The recent publication by the U.S. Food and Drug Administration (FDA) of Guidance for Industry Pyrogen and Endotoxins Testing: Questions and Answers, dated June of 2012, the Department of Health and Human Services updated the agency’s thinking regarding pyrogen and bacterial endotoxin testing requirements—and has (rightly so) prompted medical device manufacturers to take a new look at their endotoxin testing programs.
Bacterial endotoxin is the cell wall from gram-negative bacteria. The cell wall is generally composed of lipid polysaccharide (LPS) material. Medical devices that contact circulating blood or cerebrospinal fluid, or are used in intraocular products or in vitro fertilization procedures, are required to be endotoxin-free. Endotoxinfree means that the device does not contain endotoxin levels high enough to elicit a fever response in a patient. This level is generally defined as 5EU/kg.
The majority of pyrogens found on medical devices are bacterial in nature. Some medical devices that are required by the FDA to be tested for endotoxins are:
• Intravenous catheters and tubing,
• Cardiac stents and angioplasty balloons,
• Certain implants such as pacemakers/defibrillators,
• Spinal catheters,
• Transfusion catheters,
• Intraocular lens implants,
• Cranial drills,
• Perfusion tubing,
• Dialysis tubing and filters,
• Vascular grafts, and
• In vitro fertilization catheters.
Historically, the FDA has required end-product testing of medical devices to release the lot. Therefore, most quality control (QC) labs and quality assurance (QA) units would submit three to 10 samples to the lab for testing. This testing involves following a validation program that, when performed, indicates the product is compatible with the detector system (horseshoe crab blood) lysate. Some products contain chemicals that inhibit or enhance the ability of the lysate to form a clot, or in the case of turbidimetric or chromogenic testing, to develop a reaction to endotoxin. Small amounts (under ppm) of bacterial endotoxins cause the lysate to clot or create a reaction. Therefore, it was always important to test the materials for compatibility.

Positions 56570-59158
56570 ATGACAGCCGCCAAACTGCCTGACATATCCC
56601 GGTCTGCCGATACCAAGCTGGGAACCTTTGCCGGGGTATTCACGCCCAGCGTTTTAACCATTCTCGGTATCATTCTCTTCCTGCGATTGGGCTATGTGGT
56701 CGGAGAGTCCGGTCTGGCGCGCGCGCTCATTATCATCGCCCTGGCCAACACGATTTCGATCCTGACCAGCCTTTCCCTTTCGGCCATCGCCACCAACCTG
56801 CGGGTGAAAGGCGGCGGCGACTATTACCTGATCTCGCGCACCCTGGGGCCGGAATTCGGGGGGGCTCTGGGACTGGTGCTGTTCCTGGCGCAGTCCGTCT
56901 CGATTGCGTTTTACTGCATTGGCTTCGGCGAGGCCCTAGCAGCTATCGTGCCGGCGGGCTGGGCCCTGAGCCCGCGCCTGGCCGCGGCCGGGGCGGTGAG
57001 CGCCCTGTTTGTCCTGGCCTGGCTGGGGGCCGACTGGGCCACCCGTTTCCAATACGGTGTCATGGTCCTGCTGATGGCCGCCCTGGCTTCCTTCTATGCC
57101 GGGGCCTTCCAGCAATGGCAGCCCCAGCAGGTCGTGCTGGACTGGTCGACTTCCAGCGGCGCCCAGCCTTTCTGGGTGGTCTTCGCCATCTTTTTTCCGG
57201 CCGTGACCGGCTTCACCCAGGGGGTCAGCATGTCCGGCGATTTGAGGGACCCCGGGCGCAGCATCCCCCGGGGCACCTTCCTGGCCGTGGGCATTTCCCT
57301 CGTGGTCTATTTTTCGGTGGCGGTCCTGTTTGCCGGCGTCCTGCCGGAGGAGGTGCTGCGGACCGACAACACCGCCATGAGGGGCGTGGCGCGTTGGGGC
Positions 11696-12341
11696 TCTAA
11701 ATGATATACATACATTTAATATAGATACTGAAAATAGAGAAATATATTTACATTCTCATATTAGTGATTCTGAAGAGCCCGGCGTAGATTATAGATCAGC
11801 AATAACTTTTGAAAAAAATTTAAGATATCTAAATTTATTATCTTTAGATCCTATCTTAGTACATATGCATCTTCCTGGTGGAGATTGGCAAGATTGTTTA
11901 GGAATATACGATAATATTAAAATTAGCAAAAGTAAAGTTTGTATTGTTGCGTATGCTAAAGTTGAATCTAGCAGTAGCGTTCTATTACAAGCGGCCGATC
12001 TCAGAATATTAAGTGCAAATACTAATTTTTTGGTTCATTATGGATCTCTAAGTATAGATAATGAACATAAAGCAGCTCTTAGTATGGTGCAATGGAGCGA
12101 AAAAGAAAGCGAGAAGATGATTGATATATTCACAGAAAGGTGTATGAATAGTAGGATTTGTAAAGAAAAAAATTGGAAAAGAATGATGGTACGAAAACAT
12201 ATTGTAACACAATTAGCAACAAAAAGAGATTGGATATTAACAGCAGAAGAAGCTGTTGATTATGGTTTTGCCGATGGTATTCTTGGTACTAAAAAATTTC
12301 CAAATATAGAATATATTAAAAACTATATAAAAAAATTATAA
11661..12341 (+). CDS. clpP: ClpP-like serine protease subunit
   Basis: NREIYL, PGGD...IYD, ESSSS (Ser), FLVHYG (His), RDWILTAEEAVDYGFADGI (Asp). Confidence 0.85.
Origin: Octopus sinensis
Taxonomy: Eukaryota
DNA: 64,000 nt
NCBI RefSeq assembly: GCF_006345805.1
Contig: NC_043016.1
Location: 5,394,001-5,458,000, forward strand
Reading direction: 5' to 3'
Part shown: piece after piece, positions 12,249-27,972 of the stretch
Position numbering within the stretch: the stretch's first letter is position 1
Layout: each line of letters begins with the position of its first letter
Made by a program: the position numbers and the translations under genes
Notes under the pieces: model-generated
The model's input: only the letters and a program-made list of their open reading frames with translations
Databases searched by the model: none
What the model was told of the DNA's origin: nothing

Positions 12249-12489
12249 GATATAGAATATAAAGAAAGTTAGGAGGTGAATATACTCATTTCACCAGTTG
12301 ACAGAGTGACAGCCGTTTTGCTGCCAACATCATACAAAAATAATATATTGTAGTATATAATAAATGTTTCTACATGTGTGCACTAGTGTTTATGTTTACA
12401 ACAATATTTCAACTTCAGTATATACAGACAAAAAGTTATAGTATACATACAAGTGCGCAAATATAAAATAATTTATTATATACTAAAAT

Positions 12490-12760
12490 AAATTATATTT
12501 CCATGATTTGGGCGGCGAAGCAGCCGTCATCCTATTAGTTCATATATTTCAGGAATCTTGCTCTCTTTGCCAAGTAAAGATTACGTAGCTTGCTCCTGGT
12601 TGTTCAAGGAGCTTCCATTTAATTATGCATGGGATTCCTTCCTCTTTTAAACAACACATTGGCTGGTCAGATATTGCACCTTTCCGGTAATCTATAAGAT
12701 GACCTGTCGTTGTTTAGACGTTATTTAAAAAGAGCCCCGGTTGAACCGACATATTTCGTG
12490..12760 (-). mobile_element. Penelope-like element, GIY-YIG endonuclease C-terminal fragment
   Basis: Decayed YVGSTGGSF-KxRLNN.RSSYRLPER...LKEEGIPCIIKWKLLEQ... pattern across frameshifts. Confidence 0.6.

This procedure was more appropriately called inhibition/enhancement testing. Once validated using three lots of materials, in accordance with the FDA’s Guidance, June 2012, the products can be tested under United States Pharmacopeia (USP) 35 2012 chapter 85, Bacterial Endotoxin Test. So, the majority of medical device manufacturers would test under these requirements and release a product to market when the results indicated an acceptable response. (See Figure 1)
An acceptable response is based on the dilution factor and the sensitivity of the reagent or lysate. The current requirement under USP section 161 is 20 endotoxin units per device. Intrathecally (cerebrospinal fluid) communicating devices have a much lower limit of 2.15 EU per device. Most medical devices have some level of endotoxin, albeit a very small amount. Using this information can be helpful in controlling endotoxin levels and quality attributes.
The Sampling Plan